Dhaka, Sept 20 (UNB) - Commerce Minister Tofail Ahmed on Thursday said the government will take necessary initiative to sign free trade agreement (FTA) with Vietnam and other potential countries.
He also said Bangladesh is moving faster in terms of trade and commerce comparing to other Saarc and South Asian countries.
The Commerce Minister made the remarks while officially inaugurating president's executive floor of Dhaka Chamber of Commerce and Industry (DCCI) on the occasion of celebrating 60 years of DCCI at its own building in Motijheel.
Tofail said recently the government has raised the minimum monthly wage for the garment workers to Tk. 8,000 from the existing Tk 5,300 with effect from December next.
On this issue, the Minister told the businessmen not to be worried about it as the government is thinking to reduce cost of doing business by slashing source tax and taking other initiatives.
He said for doing business in congenial atmosphere is a must and now is the best time to invest more in industries.
DCCI President Abul Kasem Khan said that due to having long term policy planning our economy is experiencing a developing trend which is a good sign for attracting foreign direct investment.
He said DCCI is going to hold an international conference titled "Destination Bangladesh" in the next month to expose Bangladesh's strength of attracting investments.
He also said that in order to attract investment in the country we have to invest in infrastructure development.
DCCI former Presidents Rashed Maksud Khan, Matiur Rahman, ASM Quasem, Aftabul Islam, Asif Ibrahim, Senior Vice President Kamrul Islam, FCA, Directors Engr. Akber Hakim, Hossain A Sikder, Imran Ahmed, Mohammad Basiruddin, Salim Akhter Khan, SM Zillur Rahman, former Senior Vice Presidents and former vice presidents were also present.
Washington, Sep 20 (AP/UNB) — U.S. and Canadian negotiators — facing a deadline at the end of the month — will extend until at least Thursday their negotiations to keep Canada in a North American trade bloc.
After her second meeting of the day with U.S. Trade Rep. Robert Lighthizer, Canada's Minister of Foreign Affairs Chrystia Freeland told reporters they plan to keep talking on Thursday.
"Our officials now have more work to do and will continue to work this evening. Ambassador Lighthizer and I agreed to meet again tomorrow," she said Wednesday evening.
President Donald Trump began negotiations last year to revamp the North American Free Trade Agreement with Canada and Mexico.
The U.S. and Mexico reached a preliminary deal last month designed in part to shift more auto production to the United States. But Canada wasn't part of that agreement. Freeland is trying to get America's No. 2 trading partner back into the trade bloc.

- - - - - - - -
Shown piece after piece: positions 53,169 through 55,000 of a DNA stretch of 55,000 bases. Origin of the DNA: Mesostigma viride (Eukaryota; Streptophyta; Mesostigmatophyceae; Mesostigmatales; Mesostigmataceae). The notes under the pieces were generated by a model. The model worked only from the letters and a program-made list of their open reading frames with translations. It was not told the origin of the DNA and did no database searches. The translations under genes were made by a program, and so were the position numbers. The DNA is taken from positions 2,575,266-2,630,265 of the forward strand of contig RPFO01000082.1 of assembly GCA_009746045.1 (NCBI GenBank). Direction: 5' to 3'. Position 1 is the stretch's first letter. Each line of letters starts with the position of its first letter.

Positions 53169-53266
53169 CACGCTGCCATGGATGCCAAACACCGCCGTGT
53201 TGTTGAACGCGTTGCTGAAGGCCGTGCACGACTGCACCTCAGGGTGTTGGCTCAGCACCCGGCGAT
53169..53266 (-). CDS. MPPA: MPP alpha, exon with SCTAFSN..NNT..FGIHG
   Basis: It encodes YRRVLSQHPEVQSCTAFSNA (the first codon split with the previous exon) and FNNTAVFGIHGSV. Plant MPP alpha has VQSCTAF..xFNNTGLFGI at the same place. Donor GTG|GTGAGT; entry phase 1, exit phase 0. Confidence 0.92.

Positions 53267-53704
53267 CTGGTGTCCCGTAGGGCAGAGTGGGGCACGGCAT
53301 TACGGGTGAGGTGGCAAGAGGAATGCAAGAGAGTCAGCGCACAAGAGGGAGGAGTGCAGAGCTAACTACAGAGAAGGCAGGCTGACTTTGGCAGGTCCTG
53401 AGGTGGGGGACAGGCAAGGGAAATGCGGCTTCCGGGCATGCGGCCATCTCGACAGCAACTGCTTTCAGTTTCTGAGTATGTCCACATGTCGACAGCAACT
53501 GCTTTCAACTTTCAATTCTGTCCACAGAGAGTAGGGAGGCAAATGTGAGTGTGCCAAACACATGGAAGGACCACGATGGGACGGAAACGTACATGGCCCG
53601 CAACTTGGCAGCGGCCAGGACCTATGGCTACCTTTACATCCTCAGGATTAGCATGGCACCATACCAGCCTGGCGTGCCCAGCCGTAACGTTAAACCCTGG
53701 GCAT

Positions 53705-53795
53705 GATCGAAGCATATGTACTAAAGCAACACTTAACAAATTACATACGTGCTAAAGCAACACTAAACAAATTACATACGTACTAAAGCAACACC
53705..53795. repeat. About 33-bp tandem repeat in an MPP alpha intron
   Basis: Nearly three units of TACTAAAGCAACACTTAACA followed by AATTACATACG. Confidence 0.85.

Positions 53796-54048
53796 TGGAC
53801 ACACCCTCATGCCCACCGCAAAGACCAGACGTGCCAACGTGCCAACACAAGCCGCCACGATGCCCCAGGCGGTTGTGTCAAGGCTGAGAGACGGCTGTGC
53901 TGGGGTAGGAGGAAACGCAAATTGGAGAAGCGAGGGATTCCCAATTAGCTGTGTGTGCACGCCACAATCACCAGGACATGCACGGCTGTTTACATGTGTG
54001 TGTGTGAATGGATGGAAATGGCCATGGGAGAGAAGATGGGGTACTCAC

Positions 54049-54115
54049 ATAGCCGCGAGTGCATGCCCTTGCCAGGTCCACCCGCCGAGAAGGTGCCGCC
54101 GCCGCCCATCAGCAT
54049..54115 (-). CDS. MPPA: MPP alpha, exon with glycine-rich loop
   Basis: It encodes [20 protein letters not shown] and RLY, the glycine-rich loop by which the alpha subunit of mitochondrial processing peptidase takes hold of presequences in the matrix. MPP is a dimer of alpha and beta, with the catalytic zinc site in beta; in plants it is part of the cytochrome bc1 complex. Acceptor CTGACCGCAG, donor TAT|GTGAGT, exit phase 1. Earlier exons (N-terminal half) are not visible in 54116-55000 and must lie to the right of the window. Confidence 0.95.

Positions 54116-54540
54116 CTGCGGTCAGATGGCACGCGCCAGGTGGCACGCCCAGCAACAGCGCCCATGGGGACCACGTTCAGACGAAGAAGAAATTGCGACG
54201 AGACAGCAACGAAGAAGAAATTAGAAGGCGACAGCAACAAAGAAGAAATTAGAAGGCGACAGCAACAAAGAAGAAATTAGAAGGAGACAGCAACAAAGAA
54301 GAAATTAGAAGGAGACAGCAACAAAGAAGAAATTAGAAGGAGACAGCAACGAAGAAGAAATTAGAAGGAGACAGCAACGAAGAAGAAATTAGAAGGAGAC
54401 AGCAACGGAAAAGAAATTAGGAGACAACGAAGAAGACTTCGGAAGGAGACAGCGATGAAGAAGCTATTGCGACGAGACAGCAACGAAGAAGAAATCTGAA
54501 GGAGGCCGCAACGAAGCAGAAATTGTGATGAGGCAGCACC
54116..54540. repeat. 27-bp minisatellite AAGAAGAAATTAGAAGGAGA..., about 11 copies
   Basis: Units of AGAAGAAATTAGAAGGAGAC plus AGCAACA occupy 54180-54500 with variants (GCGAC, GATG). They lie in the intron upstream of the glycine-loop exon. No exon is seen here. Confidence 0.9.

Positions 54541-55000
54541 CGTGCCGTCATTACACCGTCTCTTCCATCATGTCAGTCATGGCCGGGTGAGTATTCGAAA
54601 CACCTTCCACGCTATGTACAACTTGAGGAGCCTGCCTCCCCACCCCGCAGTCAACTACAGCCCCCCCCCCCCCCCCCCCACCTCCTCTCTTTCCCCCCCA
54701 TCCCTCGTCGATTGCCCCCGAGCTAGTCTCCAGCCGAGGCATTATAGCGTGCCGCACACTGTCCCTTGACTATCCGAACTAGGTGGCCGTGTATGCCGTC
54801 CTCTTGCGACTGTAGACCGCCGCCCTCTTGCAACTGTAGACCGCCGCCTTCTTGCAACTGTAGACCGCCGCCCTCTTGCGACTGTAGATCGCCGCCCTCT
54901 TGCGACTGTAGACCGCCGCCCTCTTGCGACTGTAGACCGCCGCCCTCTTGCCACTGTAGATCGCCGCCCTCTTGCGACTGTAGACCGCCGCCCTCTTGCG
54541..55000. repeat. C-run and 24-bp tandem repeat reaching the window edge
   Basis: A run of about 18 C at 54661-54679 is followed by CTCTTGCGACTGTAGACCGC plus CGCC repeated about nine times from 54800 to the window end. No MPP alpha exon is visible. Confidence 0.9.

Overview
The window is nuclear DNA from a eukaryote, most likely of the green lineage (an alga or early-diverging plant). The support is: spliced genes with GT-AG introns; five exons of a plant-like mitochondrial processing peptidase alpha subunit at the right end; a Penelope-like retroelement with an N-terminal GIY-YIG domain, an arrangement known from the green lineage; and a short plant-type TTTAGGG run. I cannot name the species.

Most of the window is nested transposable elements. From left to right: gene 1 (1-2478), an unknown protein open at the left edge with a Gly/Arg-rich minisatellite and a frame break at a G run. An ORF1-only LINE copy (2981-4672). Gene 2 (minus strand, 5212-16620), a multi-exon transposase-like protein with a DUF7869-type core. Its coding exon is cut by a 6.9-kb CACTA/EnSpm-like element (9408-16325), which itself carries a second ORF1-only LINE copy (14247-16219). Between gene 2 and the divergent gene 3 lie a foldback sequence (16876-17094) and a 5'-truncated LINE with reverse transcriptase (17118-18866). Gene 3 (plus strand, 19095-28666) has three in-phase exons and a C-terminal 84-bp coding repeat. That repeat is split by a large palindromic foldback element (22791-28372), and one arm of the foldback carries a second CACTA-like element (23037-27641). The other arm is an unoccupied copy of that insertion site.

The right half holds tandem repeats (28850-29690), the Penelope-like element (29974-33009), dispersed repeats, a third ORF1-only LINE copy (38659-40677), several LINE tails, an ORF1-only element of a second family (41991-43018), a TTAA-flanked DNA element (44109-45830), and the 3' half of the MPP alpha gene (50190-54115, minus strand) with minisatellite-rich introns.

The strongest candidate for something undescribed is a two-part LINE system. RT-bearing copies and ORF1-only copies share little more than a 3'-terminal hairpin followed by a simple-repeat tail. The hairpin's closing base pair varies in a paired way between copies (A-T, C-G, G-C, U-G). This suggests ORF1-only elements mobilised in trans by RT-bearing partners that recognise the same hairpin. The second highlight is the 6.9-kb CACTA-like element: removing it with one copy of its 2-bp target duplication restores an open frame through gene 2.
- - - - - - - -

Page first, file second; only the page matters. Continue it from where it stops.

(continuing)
The countries are under pressure to reach a deal by the end of the month when Lighthizer must make public a copy of the full text of the agreement with Mexico. Until then, he has wriggle room to reinstate Canada.
Among other things, the negotiators are battling over Canada's high dairy tariffs and policies meant to keep the country's culture from being overwhelmed by U.S. movies and television. Canada also wants to keep a dispute-resolution process that was part of NAFTA; the Trump administration wants U.S. courts to have jurisdiction.
Trump considers NAFTA, which took effect in 1994, a job-killing disaster for the United States. The agreement tore down most trade barriers between the U.S., Canada and Mexico, leading to a surge in trade, but it encouraged U.S. automakers and other manufacturers to move south of the border to take advantage of low-wage Mexican labor.
Trump has said he wants to go ahead with a revamped NAFTA — with or without Canada. It is unclear, however, whether Trump has authority from Congress to pursue a revamped NAFTA with only Mexico, and some lawmakers say they won't go along with a deal that leaves Canada out.
But others are also turning up the heat on Canada.
"Members are concerned that Canada does not seem to be ready or willing to make the concessions that are necessary for a fair and high-standard agreement," House Majority Whip Steve Scalise, R-La., said in a statement this week. "While we would all like to see Canada remain part of this three-country coalition, there is not an unlimited amount of time for it to be part of this new agreement."
In Ottawa, Canadian Prime Minister Justin Trudeau said Canadian negotiators would continue to defend the country's agricultural policies.
"Our team is down in Washington right now digging in," he said. "We've been very clear that we're interested in what could be a good deal for Canada, but we're going to need to see a certain amount of movement in order to get there."
Dhaka, Sept 19 (UNB) - Al-Arafah Islami Bank Limited (AIBL) has opened its 164th Agent Banking outlet at Krishnanagar Bazar of Nabinagar upazila in Brahmanbaria district recently.
AIBL Executive Vice-president and Head of Agent Banking Division Abed Ahmed Khan inaugurated the outlet as the chief guest, said a press release on Wednesday.